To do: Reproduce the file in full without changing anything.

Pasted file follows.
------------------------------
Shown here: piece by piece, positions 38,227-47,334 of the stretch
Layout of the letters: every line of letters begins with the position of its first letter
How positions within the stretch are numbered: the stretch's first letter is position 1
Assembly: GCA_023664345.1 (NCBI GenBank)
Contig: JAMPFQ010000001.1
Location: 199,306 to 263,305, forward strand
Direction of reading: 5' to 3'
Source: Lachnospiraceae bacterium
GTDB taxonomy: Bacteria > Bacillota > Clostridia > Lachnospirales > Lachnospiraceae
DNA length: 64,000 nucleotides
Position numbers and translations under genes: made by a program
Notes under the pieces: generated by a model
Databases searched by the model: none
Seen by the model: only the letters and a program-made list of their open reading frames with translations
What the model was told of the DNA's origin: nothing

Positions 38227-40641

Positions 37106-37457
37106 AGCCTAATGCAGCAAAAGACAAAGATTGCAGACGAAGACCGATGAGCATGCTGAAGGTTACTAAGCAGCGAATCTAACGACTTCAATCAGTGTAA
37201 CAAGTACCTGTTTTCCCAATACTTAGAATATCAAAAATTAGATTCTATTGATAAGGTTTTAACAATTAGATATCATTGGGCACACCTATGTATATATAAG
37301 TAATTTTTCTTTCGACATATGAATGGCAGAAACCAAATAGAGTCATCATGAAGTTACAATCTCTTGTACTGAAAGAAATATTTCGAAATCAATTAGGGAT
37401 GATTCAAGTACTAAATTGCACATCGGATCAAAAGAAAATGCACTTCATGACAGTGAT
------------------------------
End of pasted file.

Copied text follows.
Shown here: piece by piece, positions 38,227-47,334 of the stretch
Layout of the letters: every line of letters begins with the position of its first letter
How positions within the stretch are numbered: the stretch's first letter is position 1
Assembly: GCA_023664345.1 (NCBI GenBank)
Contig: JAMPFQ010000001.1
Location: 199,306 to 263,305, forward strand
Direction of reading: 5' to 3'
Source: Lachnospiraceae bacterium
GTDB taxonomy: Bacteria > Bacillota > Clostridia > Lachnospirales > Lachnospiraceae
DNA length: 64,000 nucleotides
Position numbers and translations under genes: made by a program
Notes under the pieces: generated by a model
Databases searched by the model: none
Seen by the model: only the letters and a program-made list of their open reading frames with translations
What the model was told of the DNA's origin: nothing

Positions 38227-40641

Positions 37106-37457
37106 AGCCTAATGCAGCAAAAGACAAAGATTGCAGACGAAGACCGATGAGCATGCTGAAGGTTACTAAGCAGCGAATCTAACGACTTCAATCAGTGTAA
37201 CAAGTACCTGTTTTCCCAATACTTAGAATATCAAAAATTAGATTCTATTGATAAGGTTTTAACAATTAGATATCATTGGGCACACCTATGTATATATAAG
37301 TAATTTTTCTTTCGACATATGAATGGCAGAAACCAAATAGAGTCATCATGAAGTTACAATCTCTTGTACTGAAAGAAATATTTCGAAATCAATTAGGGAT
37401 GATTCAAGTACTAAATTGCACATCGGATCAAAAGAAAATGCACTTCATGACAGTGAT